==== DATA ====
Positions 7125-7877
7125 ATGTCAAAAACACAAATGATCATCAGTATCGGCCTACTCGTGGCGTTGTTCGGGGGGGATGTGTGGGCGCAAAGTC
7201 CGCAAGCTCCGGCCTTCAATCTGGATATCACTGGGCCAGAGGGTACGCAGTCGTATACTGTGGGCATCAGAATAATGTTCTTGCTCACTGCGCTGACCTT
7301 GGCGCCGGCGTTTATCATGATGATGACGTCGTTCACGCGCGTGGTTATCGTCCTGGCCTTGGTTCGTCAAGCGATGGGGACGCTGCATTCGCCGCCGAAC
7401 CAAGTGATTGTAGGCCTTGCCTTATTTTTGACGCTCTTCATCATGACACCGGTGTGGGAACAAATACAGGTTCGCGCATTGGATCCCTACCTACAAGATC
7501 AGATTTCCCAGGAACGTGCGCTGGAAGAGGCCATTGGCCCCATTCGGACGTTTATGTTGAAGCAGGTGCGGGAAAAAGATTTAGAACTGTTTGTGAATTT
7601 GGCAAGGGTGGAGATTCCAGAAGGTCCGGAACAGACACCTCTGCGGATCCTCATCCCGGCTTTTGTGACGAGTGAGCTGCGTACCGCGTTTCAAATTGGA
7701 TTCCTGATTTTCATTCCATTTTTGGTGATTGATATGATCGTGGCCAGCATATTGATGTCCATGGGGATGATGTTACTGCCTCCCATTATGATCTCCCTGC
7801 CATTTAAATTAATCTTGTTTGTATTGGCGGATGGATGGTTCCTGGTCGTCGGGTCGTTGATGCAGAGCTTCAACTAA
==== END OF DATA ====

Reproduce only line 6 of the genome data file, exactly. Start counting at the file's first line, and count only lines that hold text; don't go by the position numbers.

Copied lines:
7501 AGATTTCCCAGGAACGTGCGCTGGAAGAGGCCATTGGCCCCATTCGGACGTTTATGTTGAAGCAGGTGCGGGAAAAAGATTTAGAACTGTTTGTGAATTT